Shaving a part is primarily done to ensure that proper tolerances on a part are maintained due to reasons such as head locking issues and cutting dynamics. Shops now expect tooling to produce error-proof machining, maintain step and lateral relativity, reduce grind stock and eliminate secondary operations.
One driver for shave tool use is a desire to produce very low surface finish requirements that previously dictated grinding, an expensive secondary operation. Given the proper shave tool, this finish requirement can be accomplished. Some shops that once used ground bar stock because they had to roll threads on the bar diameter now shave those diameters on standard bars. A massive and sturdy shave fixture can free up a position on the machine and eliminate the pre-grind operation. If secondary grinding is unavoidable, using shave tools to control the diameters of the multi-spindle produces grind stock removal that can be predictable, thereby reducing grind time, grinding wheel wear and material cost. Understanding the needs of the customer is the first priority.
And what about the part? What are the critical dimensions on it? What impact do these dimensions play on the overall effectiveness of the part in its final assembly? It is important to understand the historical problems encountered on a part to best conclude what and where to shave. Proper use of shaving technologies can reduce containment issues and resolve 8Ds, CPk, irreversible corrective actions, and zero defects / PPM woes. Properly applied shave tool technology will save money on the cost of the tool and improve the overall quality of the part. Once part considerations are analyzed, the application to the machine begins.
It has been said that even a good tool on a bad machine cannot make a good part. However, in most cases, a good shave tool on a bad machine can make an acceptable part. Profit margins are increasingly sliding downward due to competition, customer cost reduction initiatives, reduced labor skill, and rising material and operational cost because often maintenance on machines has been overlooked. An extensive evaluation of the machine is required to truly determine what type part you will make. Statically speaking, six sigma at 5 microns total tolerance will never be achieved on a sub-standard machine, even if you have the best shave tool available. Do not expect an old machine to hold tight total tolerances. Many of the multi-spindle machines being manufactured today are capable of holding ±0.002 inch tolerance with a form tool. This tolerance range used to require shaving on older machines. These newer machines can statistically hold 5 microns with the right shave tool. Six sigma results are no longer a dream.
The right shave fixture is important in determining shaving parameters. Customization of the shave fixture goes a long way in determining the amount of stock to remove, the length of the form being shaved, the aggressiveness of the shaving operation and achievable tolerances. Risking substandard shave systems can jeopardize intended results. Careful design elements can help exceed standard tooling parameters to help solve problems such as chatter. This is where experienced tool designers with knowledge of part and manufacturing specific information are invaluable.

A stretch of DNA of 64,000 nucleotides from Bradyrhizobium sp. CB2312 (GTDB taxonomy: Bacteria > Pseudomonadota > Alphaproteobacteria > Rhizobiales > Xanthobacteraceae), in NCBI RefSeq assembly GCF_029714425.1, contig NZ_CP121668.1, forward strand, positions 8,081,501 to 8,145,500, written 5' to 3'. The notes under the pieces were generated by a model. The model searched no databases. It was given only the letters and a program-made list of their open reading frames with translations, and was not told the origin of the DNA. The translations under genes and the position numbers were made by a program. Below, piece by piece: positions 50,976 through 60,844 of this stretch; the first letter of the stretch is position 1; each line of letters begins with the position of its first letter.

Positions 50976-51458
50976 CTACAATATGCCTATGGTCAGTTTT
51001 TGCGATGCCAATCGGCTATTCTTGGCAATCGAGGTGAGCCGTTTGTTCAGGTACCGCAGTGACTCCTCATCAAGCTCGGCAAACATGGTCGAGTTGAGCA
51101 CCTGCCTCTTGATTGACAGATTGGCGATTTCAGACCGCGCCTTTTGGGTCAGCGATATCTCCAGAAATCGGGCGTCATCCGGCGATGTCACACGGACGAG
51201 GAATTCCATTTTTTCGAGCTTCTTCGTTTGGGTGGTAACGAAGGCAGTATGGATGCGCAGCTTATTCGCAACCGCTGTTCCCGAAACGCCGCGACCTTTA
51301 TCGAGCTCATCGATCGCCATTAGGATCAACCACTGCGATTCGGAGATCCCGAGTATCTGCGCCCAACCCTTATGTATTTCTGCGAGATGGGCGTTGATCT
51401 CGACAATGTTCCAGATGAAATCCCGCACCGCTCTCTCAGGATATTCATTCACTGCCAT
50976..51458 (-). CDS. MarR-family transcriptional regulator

Shave savings you might consider:
- Continuous Quality Improvement
- More Aggressive Cycle Times
- Elimination of Secondary Operations
- Reduction of Scrap on Older Machines
- Improved Efficiency
- Cosmetic Improvements
Every part has its own idiosyncrasies. Basic consideration should be given to material, depth of cut, roll diameter, speed and feed rates, and SPC dimensions. Cutting different materials demands geometry or stock removal tailored to the specific material. Some materials have a greater tendency to chatter if the old school 0.004 inch material per side is being removed due to the nature of the cutting action and chip reaction. The range in part diameters being shaved needs to be analyzed with regard to on which diameter the shave roll is placed. In extreme cases, a formed shave roll will pay dividends. Statistically critical dimensions on the part should have shave roll support to ensure adherence to SPC requirements. Relativity of multiple critical diameters is a function of the tool’s accuracy
The cutting profile of the tool ultimately controls the precision of the part dimensions. Tighter tolerances must be applied to the tool dimensions. Additionally, different part materials may require unusual geometry on the tool. In many cases, additional top rake is needed to achieve better part finishes—and in those the roll position may need to be altered. Hones, polishing and coatings have varying degrees of success on shave tools. Successful shaving hinges on the type of coating applied; the thickness of the coating; where the tool is polished; how much hone; and the material being cut. An aggressive cycle time modifies accepted machining norms. When processing a job, it is best to know the capabilities of the tool and fixture you intend to use.
Shaving Time, Saving Time
Cycle time saving processes can be achieved by implementing a shave tool. Fast spindle speeds and rapid feed rates in the forming positions often distort finishes and part dimensions, which can be corrected by using a shave tool. Shaving a part that has a taper will bring that part back into specs. Operator friendly fixtures with necessary adjustments minimize downtime. Time is money, and with the ability of most new ABMs to accelerate cycle times, shaving is usually the answer to producing a part more quickly with quality. Today, the process engineer is like a conductor of an orchestra. He or she must know the individual strengths of each component in the collective assembly of the machine. With proper direction, a multi-spindle machine can produce parts like a symphony. Shaving is the crescendo.